Jennsen had come to understand that she was the only one able to do this-that she was born to do thisbecause, in a central, critical, cardinal way ... she was invincible. She knew, now, that she had always been invincible. CHAPTER 46 Fromatop Rusty, the chill, gusty breeze ruffling her hair, Jennsen gazed off at the splendor of the Confessors' Palace crowning a distance rise. Sebastian sat beside her on a nervous Pete. Emperor Jagang, his magnificent dappled gray stallion pawing the road, waited on the other side of Sebastian, a cadre of officers and advisors huddled close, but silent. Jagang's forbidding scowl was fixed on the palace. Dark, menacing shapes, like a gathering storm, drifted across the surface of his black eyes. The advance into Aydindril had, so far, been unlike anything anyone had expected, leaving everyone tense and on edge. Arrayed behind was a contingent of Sisters of the Light who kept to themselves, apparently concentrating on matters of magic. Although none of the Sisters, as of yet, had had the chance to speak to Jennsen, they were all acutely aware of her, and kept a close eye on her. Yet more of them had ridden off in various directions as the emperor had led the detachment of Imperial Order cavalry, like some dark floodwater, across farms, roads, and hills, around buildings and barns, ever onward up roads and then in around buildings, to seep into the outermost fringes of Aydindril. The great city now lay spread out before them, silent and still. The night before, Sebastian had slept fitfully. Jennsen knew, because, on the eve of such a momentous battle, she had slept hardly at all. Yet, with the thought of finally being able to use the knife sheathed at her belt, she was wide awake. Behind the Sisters, more than forty thousand of the Imperial Order's elite cavalry waited, some with pikes and lances poised at the ready, some with swords or axes in hand. Each wore a ring through his left nostril. While most wore beards, and some had long, dark, greasy hair, with good luck charms tied in, there were quite a few with shaved heads, apparently out of open fealty to Emperor Jagang. They were all a tightly coiled spring, destroyers, poised to storm into the city. Besides being elite members of the cavalry, trusted officers, or Sisters of the Light, every person there, except Jennsen and Sebastian, had one essential thing in common: they knew the Mother Confessor by sight. From what Jennsen was able to gather, the Mother Confessor had led raids on the Order's camp and had been at battles where she had been seen by a number of the men, as well as the Sisters. All those chosen to ride into Aydindril with the emperor had to know the Mother Confessor by sight. Jagang didn't want her slipping out of their snare by hiding in crowds of people, or escaping by pretending to be a lowly washwoman. Such a worry had evaporated in the light of what they had so far found. Chilled not only by the breeze, but by the lust for battle gleaming in the soldiers' eyes, Jennsen gripped the horn of her saddle tight in an attempt to make her hands stop trembling. Jennsen. For the hundredth time that morning, she checked that her knife was clear in its scabbard. After reassuring herself, she pressed it back down, feeling the satisfying metallic click as it seated. She was there with the army because she was a part of this, with a job to do. Surrender. She thought about the irony of how this was the very knife that Lord Rahl had given a man he sent to kill her, and now she was bringing that same knife, a thing close to him, back to defeat him. At last, she was the hunter, and not the hunted. Whenever she felt her courage waver, she had but to think of her mother, or Althea and Friedrich, or Althea's sister, Lathea, or even Jennsen's unknown half brother, the Raug'Moss healer, Drefan. So many lives had been ruined or forfeit because of the House of Rahl, because of Lord Rahl-first her father, Darken Rahl, and now her half brother, Richard Rahl. Surrender your will, Jennsen. Surrender yourflesh. "Leave me be," she snapped, annoyed that the voice wouldn't leave her alone and at having to repeat it so often when she had important things on her mind. Sebastian frowned over at her. "What?"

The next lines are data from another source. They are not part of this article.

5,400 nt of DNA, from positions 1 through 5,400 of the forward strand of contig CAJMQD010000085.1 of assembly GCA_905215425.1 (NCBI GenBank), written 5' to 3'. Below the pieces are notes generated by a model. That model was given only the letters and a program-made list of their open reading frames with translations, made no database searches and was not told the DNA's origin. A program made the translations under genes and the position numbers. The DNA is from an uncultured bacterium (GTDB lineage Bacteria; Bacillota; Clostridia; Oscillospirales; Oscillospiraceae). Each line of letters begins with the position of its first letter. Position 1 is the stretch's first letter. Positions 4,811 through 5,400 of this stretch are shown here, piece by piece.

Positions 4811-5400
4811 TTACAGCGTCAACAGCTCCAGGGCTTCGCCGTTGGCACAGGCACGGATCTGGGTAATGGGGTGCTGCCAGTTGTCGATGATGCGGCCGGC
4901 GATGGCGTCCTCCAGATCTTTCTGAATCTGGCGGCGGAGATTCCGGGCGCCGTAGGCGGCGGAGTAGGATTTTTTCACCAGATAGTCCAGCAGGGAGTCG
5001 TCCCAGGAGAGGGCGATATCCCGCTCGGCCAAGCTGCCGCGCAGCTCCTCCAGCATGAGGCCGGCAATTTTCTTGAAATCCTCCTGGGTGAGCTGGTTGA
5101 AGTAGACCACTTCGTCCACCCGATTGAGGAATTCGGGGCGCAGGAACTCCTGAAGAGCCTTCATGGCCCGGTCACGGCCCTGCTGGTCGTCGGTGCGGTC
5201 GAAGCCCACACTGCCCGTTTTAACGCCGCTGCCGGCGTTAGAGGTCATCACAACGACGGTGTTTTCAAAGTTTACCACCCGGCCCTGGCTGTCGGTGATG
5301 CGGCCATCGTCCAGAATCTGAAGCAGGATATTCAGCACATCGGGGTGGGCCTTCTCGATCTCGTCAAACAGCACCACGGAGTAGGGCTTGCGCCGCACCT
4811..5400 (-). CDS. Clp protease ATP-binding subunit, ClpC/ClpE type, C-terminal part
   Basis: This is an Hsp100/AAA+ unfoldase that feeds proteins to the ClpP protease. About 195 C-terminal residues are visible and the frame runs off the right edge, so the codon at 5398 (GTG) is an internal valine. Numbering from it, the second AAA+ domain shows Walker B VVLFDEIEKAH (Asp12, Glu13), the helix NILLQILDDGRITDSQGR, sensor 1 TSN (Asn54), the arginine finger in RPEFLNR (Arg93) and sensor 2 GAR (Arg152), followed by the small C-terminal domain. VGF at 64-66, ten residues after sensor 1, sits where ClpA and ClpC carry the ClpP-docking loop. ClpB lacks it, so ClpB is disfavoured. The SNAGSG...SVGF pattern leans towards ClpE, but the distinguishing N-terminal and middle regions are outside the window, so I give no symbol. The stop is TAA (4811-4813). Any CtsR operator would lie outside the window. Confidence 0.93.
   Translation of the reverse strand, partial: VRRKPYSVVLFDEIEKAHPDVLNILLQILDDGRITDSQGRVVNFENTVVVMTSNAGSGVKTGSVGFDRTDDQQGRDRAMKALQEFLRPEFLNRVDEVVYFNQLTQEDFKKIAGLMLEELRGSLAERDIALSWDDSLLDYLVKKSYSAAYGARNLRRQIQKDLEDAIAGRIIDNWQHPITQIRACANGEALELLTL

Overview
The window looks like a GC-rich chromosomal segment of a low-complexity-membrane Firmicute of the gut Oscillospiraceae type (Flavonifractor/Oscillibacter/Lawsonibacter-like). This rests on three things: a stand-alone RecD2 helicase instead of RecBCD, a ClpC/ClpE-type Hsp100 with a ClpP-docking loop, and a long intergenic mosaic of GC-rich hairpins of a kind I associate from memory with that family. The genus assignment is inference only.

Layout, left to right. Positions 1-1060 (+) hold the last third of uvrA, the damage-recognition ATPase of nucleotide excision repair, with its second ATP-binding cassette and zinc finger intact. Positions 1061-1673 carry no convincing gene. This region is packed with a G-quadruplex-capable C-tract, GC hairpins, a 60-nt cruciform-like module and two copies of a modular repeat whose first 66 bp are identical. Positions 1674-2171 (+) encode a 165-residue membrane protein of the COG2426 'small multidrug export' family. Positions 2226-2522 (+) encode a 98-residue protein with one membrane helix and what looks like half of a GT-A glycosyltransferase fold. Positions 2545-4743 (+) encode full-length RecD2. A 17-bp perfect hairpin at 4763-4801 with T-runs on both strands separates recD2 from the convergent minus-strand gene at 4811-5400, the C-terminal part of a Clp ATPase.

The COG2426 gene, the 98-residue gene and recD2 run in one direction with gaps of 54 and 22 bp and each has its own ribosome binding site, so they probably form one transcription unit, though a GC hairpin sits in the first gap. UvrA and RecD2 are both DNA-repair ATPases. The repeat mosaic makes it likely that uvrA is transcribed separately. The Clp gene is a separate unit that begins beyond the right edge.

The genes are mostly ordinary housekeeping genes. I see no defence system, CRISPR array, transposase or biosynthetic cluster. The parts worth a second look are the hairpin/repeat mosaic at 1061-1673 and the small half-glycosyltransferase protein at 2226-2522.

Chagrined that she had inadvertently said it aloud this time, Jennsen simply shook her head as if to say it was nothing. He turned back to his own thoughts as he watched the city spread out before them, studying the imposing maze of tight buildings, streets, and alleyways. There was only one thing missing from the city, and that had everyone tense and jumpy. From the comer of her eye, Jennsen saw the Sisters all whispering among themselves. All except one, Sister Perdita, the one in the dark gray dress and the salt and pepper hair loosely tied back. When their eyes met, the woman smiled in that knowing, self-satisfied smirk of hers that seemed able to look right into Jennsen's soul. Jennsen thought that it probably looked different to her than the woman intended, so she bowed her head slightly in acknowledgment and smiled all the smile she could muster before turning away. Along with everyone else, Jennsen watched the palace in the distance, on a hill overlooking the city. It was hard not to look at it, the way it stood out against the gray walls of mountains like snow on slate. Tall windows fronted the building between towering white marble columns topped with gold capitals. To the rear, at the center, a domed roof with a belt of windows rose up well clear of the high walls. Jermsen had trouble reconciling the splendor of such a beautiful building with the wicked rule of the Mother Confessor. The sinister specter of the Wizard's Keep, high up on a mountain behind the palace, seemed like it would be more fitting for the Mother Confessor. Jennsen noticed that no one liked looking up at that baleful place; their eyes were always quick to turn to less unnerving sights. The Keep watching down on them was larger than any man-made thing Jennsen had ever seen, save the People's Palace in D'Hara. Ragged gray clouds floated past dark stone exterior walls that soared to staggering heights. The Keep itself, behind those lofty walls, appeared to be a complex collection of battlements, ramparts, crenellated walls, towers, spires, and connecting bridges and walkways. Jennsen had never imagined that anything made of stone could look so alive with menace. In the quiet, her gaze sought solace in Sebastian's spikes of white hair, his knowing eyes, the familiar contours of his face. His handsome features were comforting to her, even if he didn't look her way. What woman wouldn't be honored to have the love of a man like him? If not for him being there with her since her mother's death, Jennsen didn't know what she would have done, how she would have gotten by. Sebastian wore his cloak laid back to expose some of his weapons. He surveyed the scene with studied calm. She wished she could feel so calm. It frightened her, unexpectedly, to contemplate him having to draw those weapons, of him having to fight for his life. "What do you think?" she whispered as she leaned closer to him. "What could it mean?" He gave her a brief shake of his head along with a harsh glance. He didn't want to discuss it. That curt gesture told her that she was supposed to be quiet. She had known, of course, by the silence of tens of thousands of men right behind her that she was supposed to be quiet, but the anxiety was twisting her insides into a knot. She had only wanted a small token of reassurance. Instead, his abrupt snub cut her down, making her feel like a small nobody. She knew that he had important things on his mind, but his brusque dismissal still stung like a slap, especially after the night before when he had so desperately wanted her comfort, wanted her as fiercely as he had ever wanted her. She had understood. She hadn't turned him away, even though she found it distressing that they weren't alone, but had guards standing right outside who she suspected could hear everything. Of course, she knew that this was not the time or place he could afford to give her comfort; they were all on the brink of battle. Still, it hurt. Over the sound of the wind moaning through the bare branches of majestic, mature maple trees lining the road, she picked up the sound of hooves at a gallop. All eyes turned to watch bearded, long-haired men, streamers of fur and hides trailing out behind as they hunched forward over their horses' withers, charging in from the road on the right. Jennsen recognized them by the lead horse's patchy white, pied coloration. They were one of the small reconnoitering parties the emperor had sent ahead hours before. In the distance to the west, their counterpart was returning from the opposite direction, but they were yet tiny specks riding down out of the far foothills. As the first group of horsemen came storming in before the emperor and his advisors, Jennsen covered her mouth with the edge of her cloak to mask her coughing on the cloud of dust. The husky man at the lead of the riders pulled his pied horse around.